Students are the key to more Danish unicorns
Do new business, not just more patents, says international expert in rankings of tech-ecosystems to Denmark. Then the nation will come closer to become a unicorn-breeder.
The race to become the leading tech hub of the world is fast-paced. Top ecosystems cultivate the most billion-dollar companies – unicorns – creating jobs, fostering wealth, and attracting more talent and funding.
Copenhagen and Denmark more broadly are yet to join the ranks of the global top 10 most productive ecosystems. We’re building momentum, however. Subsectors in Denmark such as fintech, robotics and automation, agtech (food tech), healthtech and edtech/govtech are now among the global top 20 in their respective fields. The number and quality of startups are growing, with Danish ecosystems generating more scaleups.
A tech-nation to watch
The acceleration of local tech ecosystems has made Denmark to a nation to watch as global tech hub.
The Silicon Valley-based ranking firm, Startup Genome has conducted a recent deep-dive analysis into Danish tech ecosystems on behalf of Digital Hub Denmark. Their findings paint a clear picture of a nation on the right track and with the potential to become a unicorn breeder in the immediate future. Particularly if Denmark tackles the most substantial obstacles slowing growth in building new companies.
Jean-Francois Gauthier, or just JF as he prefers, is the CEO of Startup Genome. He first looked at the Copenhagen tech ecosystem back in 2014-2015. Since then both the city and the country as a whole have made great strides, he says in an interview with Digital Denmark’s blog, Towards no. 1:
“You are definitely on the right path. The ecosystems are growing, and you are improving in producing scaleups. Now you need to fix the issues holding you back.”
Engage more PhD-students and professors
Startup Genome investigates ecosystems all over the world, and use that data to highlight the secrets of the very best and share the knowledge with others.
Today the thriving ecosystems are concentrated among a few big cities, such as New York, San Francisco and London. However, by sharing data and insights other ecosystems will have the knowledge to improve and accelerate more rapidly.
One of the most substantial hurdles in Denmark is the low number of startups. Typically, more than a thousand startups are needed in an ecosystem to grow unicorns. Copenhagen’s ecosystem is still only half the size of the bottom top 20 ecosystems globally. That means that Denmark needs to double the number of startups to match competing ecosystems.
According to JF Gauthier, one path to create more startups in Denmark is to further integrate Danish university students into the ecosystem.
“Looking at Copenhagen, you are very good at producing tangible IP in certain areas. However, PhD students and professors at Danish universities should not only develop patents to license to large corporations. They should also develop new businesses. The Danish universities can engage more in the startup ecosystem,” he says.
“Bring your PhD students out of universities into the business part of the ecosystem. Let them become entrepreneurs or let them join other entrepreneurs. You will create much more jobs if you do that. Engage the students very early to develop skills in business model innovation. That will serve the country well.”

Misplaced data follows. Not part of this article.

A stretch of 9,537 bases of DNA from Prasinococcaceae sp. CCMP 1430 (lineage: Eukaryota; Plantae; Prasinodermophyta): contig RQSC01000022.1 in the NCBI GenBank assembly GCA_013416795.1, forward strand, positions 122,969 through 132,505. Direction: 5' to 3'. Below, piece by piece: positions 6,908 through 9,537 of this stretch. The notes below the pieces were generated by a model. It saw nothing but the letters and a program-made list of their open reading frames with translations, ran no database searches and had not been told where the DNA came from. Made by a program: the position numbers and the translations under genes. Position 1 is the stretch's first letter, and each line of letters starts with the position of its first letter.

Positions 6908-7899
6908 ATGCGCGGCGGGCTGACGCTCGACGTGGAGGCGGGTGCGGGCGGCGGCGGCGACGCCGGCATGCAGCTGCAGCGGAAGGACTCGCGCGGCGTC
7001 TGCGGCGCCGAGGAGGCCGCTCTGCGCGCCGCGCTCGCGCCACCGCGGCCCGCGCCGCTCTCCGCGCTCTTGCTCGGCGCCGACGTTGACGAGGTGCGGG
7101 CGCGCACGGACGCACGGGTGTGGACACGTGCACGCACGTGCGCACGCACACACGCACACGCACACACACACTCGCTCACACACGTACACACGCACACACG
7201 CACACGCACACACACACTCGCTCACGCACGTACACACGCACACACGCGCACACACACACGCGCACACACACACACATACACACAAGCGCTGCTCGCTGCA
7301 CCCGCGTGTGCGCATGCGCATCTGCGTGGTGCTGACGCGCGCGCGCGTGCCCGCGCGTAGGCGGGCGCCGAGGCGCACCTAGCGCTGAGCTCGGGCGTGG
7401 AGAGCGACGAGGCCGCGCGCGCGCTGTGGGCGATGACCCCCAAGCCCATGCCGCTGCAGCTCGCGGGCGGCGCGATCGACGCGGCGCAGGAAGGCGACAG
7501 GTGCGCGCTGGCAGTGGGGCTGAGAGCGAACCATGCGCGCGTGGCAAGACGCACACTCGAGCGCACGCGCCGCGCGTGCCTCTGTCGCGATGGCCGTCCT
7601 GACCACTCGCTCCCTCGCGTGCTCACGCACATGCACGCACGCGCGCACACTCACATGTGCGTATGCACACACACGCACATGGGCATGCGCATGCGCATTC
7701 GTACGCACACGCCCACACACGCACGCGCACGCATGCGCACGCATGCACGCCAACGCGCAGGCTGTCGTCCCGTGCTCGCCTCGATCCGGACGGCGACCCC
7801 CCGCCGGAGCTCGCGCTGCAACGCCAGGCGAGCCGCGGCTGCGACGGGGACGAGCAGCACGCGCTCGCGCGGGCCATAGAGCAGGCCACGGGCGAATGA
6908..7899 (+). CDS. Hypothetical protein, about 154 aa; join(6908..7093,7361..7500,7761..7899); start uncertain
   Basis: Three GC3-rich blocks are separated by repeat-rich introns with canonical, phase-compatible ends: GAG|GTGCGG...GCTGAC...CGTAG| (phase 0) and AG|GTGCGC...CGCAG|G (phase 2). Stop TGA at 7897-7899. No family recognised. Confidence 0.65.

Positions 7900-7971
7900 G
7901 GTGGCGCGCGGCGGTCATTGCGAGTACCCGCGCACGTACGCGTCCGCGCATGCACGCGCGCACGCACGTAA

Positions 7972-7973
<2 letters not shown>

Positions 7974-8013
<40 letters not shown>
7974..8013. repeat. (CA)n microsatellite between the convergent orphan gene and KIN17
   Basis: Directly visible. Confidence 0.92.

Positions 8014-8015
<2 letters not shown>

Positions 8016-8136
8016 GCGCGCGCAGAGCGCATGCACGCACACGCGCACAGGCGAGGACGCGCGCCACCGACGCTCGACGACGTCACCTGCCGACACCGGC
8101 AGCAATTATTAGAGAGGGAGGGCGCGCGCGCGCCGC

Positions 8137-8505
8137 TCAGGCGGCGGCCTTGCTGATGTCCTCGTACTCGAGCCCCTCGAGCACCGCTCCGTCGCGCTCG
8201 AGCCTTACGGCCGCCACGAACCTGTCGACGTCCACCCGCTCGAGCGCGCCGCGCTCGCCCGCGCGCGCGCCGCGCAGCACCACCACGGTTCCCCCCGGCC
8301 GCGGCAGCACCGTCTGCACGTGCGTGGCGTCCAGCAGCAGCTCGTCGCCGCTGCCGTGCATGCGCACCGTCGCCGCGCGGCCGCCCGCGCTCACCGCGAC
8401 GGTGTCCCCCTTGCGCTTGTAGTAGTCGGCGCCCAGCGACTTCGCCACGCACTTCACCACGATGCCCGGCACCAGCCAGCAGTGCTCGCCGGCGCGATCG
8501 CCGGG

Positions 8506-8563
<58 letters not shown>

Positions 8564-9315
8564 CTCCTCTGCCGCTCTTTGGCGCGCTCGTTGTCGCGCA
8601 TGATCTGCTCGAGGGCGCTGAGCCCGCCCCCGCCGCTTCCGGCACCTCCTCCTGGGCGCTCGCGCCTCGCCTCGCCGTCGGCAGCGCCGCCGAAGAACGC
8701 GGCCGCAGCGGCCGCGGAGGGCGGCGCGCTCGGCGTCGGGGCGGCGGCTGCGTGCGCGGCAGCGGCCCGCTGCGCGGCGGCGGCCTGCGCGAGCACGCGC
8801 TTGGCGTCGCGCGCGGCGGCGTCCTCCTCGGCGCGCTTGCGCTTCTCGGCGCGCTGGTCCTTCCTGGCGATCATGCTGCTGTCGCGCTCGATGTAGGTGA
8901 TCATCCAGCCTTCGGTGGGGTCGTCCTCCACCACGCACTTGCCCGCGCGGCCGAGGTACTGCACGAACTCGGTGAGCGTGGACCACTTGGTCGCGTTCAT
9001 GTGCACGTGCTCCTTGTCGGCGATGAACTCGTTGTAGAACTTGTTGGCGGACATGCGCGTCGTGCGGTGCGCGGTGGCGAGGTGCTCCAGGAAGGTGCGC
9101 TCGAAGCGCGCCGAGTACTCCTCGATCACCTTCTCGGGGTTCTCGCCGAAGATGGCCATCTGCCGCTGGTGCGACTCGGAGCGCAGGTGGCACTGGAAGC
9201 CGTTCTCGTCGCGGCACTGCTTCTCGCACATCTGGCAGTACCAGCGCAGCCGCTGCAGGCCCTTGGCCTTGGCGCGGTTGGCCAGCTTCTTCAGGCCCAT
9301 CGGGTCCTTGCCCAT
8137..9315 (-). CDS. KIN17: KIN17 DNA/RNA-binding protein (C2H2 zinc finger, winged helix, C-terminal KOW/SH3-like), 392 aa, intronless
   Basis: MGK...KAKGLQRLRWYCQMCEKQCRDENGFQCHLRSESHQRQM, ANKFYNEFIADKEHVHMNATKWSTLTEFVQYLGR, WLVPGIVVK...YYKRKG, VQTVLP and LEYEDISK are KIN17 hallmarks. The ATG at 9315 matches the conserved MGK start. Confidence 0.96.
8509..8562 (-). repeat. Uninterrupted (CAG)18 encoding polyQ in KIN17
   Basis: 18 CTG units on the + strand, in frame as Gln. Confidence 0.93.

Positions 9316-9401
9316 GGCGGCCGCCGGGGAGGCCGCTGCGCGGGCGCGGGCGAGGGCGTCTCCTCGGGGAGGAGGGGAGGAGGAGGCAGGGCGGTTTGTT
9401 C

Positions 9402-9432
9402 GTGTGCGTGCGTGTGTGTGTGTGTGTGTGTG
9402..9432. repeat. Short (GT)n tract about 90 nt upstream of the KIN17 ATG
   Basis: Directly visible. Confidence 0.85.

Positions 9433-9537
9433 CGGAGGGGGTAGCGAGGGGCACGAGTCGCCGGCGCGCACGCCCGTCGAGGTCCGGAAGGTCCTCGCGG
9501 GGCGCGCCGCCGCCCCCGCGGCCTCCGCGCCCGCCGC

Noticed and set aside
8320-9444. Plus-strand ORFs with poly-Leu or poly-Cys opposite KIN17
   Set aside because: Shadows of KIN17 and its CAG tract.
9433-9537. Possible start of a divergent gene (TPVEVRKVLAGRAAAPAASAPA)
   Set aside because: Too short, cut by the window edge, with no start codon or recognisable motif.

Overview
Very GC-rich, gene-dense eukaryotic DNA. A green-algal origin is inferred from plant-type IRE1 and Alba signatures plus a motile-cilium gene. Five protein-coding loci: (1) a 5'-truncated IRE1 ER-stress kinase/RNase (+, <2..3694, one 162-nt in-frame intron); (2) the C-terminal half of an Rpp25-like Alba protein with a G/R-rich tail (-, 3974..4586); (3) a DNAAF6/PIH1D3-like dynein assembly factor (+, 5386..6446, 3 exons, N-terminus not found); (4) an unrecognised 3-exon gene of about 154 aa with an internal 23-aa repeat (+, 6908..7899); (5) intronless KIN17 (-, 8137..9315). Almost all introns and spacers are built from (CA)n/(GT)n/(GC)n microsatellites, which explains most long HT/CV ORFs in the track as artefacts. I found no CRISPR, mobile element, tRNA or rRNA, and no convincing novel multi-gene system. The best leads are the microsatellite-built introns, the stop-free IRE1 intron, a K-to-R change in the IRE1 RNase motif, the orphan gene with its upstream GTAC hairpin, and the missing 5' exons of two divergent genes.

The number of startups in Denmark is still low compared to other ecosystems. Cities with more than 3 million inhabitants are the ones that typically produce ecosystems of more than 1000 startups.
However, getting more student involved early in the ecosystem is one way to grow the number of startups in Copenhagen, JF Gauthier points out.
The new mapping of the Danish ecosystems reveals three other areas of improvement that will enable Denmark to grow its ecosystems:
Get connected to the world.
Danish founders are less connected to tech-hotspots like San Francisco, New York, London and Berlin than their Swedish and Finnish neighbors. Stockholm’s status as a unicorn factory is in part due to the frequent travel of founders, which enables the spread of knowledge. According to Startup Genome, founders in Helsinki, Finland don’t travel as much as their Swedish counterparts. Helsinki hosts the big tech-event Slush, however, which has attracted much international attention to Helsinki.
The Danish government and stakeholders in the Danish ecosystem should support startups and establish more and targeted connection programs. This will lay down the path for startups to piggyback on partnerships between cities, programs, accelerators and coworking spaces. For example, giving startups the opportunity to travel to a city like London for a couple of weeks to establish connections. Tel Aviv in Israel is a best-practice example of an ecosystem that has succeeded in being globally connected.
“Elevate your founders by getting them out,” says JF Gauthier.
Close the funding gap
Startup Genome also notes the need to address early-stage funding. Compared to other tech-hubs, fewer Danish entrepreneurs get early-stage funding. Moreover, those who succeed in raising early-stage capital receive less than their peers in stronger ecosystems.
“Too few startups get too little. That means they can’t afford the market strategy that will make them scale successfully. Here is a gap you need to close,” says JF Gauthier.
Denmark also has a critical regulatory issue to address in the form of stock option taxation, he added. Today this vital tool founders can use to attract and retain talent is disabled, he says.
“Today, tech-talents in Denmark do not have any upside. So when banks and consultants offer a higher salary, they leave. It’s a good thing from a society point of view when founders share their wealth with their employee. It’ s a win-win, so that needs to be fixed,” he says.
Read the full report here.